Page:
Whether in the alpine area, sport climbing or in the climbing hall: there are different climbing ropes for every discipline. They all have their peculiarities and therefore their strengths and weaknesses. We illuminate the different types of rope and their purposes.
A contribution by Fabian Reichle from Bächli Bergsport
Performance ropes for sport climbing
The classic, dynamic climbing rope is suitable for sporty routes on rocks. It can be used universally and is easy to handle. Ideally, you should choose a rope length between 60 and 80 meters. The relatively large length brings some weight. To counteract this, thinner ropes are usually used than, for example, for indoor climbing; specifically with a diameter of 9 to 9,8 millimeters. In order to withstand the weather, ropes for use in sport climbing usually have an increased proportion of sheath and impregnation.
Light and thin: The OPERA GD from Beal
Shorter and thicker ropes for indoor climbing
The dynamic climbing rope is also used here. However, due to the lower climbing height in halls, it is usually somewhat shorter - typically around 50 meters. This in turn allows a slightly higher weight, the thicker ropes therefore have a diameter of 9,5 to 10 millimeters, which is good for handling. An impregnation protects against pollution, not primarily against wind and weather, but against sole abrasion and magnesium, which settles in the climbing halls.
A typical hall rope: The Mammut Gym Workhorse
Half ropes and twin ropes for alpine climbing tours
The twin rope is used in alpine terrain or on multi-pitch tours. These must always be hooked together in each intermediate backup. Twin ropes offer greater safety reserves in the event of falling rocks and sharp edges: If one of the two ropes breaks, the other can prevent the fall. An impregnated jacket and core is recommended here too. This increases longevity and security.
A typical rope for alpine tours: The Stearling Fusion Photon
Furthermore, the half rope is used for alpine climbing. Its standard requirements lie between those of single and twin ropes. It is important that two half ropes must be used together. In the event of an odd route or intermediate safety devices lying to one side, two separate rope strands can minimize friction and avoid stress on the sharp edges.
As soon as the climbing takes place in a triple rope, the rope diameter becomes relevant. The general recommendation is a minimum diameter of 8,5 millimeters. If you are traveling on glaciers, you will usually be safe with a single half rope, since the load in case of column falls is rather low. The same also applies to half ropes: an impregnated core and sheath increases safety and durability in principle.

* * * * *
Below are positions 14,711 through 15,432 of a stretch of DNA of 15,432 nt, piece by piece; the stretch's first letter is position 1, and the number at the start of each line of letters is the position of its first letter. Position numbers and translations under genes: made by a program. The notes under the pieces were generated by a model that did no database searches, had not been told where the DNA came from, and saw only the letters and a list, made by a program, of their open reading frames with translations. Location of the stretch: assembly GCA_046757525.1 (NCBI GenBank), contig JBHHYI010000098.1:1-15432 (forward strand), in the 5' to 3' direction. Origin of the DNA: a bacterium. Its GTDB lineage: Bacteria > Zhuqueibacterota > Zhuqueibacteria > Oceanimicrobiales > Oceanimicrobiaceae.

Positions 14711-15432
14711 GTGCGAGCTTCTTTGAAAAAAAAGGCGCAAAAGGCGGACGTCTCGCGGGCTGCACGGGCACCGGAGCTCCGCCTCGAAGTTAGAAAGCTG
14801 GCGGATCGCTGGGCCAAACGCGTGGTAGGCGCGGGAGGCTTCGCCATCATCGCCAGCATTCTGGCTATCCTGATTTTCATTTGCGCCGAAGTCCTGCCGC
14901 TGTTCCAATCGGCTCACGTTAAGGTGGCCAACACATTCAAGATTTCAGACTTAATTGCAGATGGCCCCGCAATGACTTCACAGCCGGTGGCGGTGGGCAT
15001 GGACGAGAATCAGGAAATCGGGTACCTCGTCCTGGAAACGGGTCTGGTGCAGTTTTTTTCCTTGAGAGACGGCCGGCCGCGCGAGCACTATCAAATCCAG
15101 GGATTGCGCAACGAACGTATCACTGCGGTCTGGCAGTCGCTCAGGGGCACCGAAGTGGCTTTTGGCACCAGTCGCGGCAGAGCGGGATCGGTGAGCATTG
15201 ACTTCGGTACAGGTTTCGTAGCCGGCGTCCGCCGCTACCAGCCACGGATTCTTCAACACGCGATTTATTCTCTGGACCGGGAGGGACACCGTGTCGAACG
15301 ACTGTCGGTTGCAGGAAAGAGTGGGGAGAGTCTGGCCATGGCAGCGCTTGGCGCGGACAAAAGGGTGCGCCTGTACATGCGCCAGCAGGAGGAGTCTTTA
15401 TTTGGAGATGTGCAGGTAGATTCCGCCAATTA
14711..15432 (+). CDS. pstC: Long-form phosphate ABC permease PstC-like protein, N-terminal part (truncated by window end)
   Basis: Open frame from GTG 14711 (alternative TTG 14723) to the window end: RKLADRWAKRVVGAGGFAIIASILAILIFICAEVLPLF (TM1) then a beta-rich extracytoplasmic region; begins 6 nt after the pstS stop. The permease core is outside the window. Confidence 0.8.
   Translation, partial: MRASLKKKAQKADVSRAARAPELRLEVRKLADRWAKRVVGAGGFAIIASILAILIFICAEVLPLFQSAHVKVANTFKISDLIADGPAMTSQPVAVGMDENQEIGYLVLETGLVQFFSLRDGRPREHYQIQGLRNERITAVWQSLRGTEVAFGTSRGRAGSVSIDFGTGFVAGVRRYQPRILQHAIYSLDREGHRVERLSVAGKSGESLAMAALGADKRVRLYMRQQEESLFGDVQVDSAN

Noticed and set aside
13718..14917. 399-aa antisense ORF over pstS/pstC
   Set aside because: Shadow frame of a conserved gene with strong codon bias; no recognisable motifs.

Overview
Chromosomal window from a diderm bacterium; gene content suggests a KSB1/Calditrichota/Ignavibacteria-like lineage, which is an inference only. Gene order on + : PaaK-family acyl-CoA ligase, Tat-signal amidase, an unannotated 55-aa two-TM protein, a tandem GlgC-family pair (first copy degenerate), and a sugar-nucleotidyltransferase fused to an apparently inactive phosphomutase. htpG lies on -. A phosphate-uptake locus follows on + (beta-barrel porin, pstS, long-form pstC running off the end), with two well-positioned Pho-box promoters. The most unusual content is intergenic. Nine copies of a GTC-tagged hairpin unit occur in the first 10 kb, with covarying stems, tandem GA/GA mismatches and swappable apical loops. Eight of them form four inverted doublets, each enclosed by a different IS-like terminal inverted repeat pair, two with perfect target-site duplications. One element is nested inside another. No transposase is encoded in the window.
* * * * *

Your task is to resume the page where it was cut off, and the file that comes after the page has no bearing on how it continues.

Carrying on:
Adam Ondra loves falling into the rope.
Climbing ropes with triple certification
The thinnest single ropes are now triple certified: they pass the standard test as single, double and twin ropes. If triple-certified ropes are used in the double strand, they offer enormous safety reserves. As a twin rope, they hold more than three to four times as much as in a single strand. They are not much heavier than classic half ropes.
Norms of climbing ropes
Ropes are life insurance and are rightly subject to strict criteria. You should know the following norms and facts.
The fall of the norm
In the event of a fall, a weight of 80 kilograms is dropped from 4,80 meters. Single ropes must be able to hold these falls at least five times. Such an extreme load will never occur in practice - for the following reason: The rope end is fixed when the standard falls, in practice there is a dynamic belay device that greatly reduces the load. The number of falls describes how often a rope can withstand this standard load.
This indicates how hard a fall is. The impact force measures the load that occurs on the safety chain in the event of a standard fall. The dynamics of the rope absorb energy. The greater the elasticity, the lower the load capacity. In the event of a fall, there is also an increased risk of coming into contact with rocky outcrops or the ground if there is strong stretching.
Ropes come into contact with water again and again, be it on glaciers, on ice falls or in bad weather. The critical thing is that ropes lose up to 50 percent of their strength when they are exposed to a fall from the norm. Therefore, impregnation is particularly important in high alpine use and during ice climbing.
The UIAA has been offering voluntary dry certification since 2015, creating a comparison option for the water absorption of the ropes for the first time. However, the test says nothing about the strength of wet ropes. The high requirements are only met if the rope sheath and rope core are impregnated separately.
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About Bächli mountain sports
Bächli mountain sports is the leading Swiss specialist shop for climbing, mountaineering, expeditions, hiking, ski touring and snowshoeing. At currently 13 locations in Switzerland, Bächli Bergsport offers its customers expert advice and high-quality service. Published on LACRUX Bächli mountain sports periodically exciting contributions to the topics climbing, bouldering and mountaineering.
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Credits: Cover picture Unsplash / Brook Anderson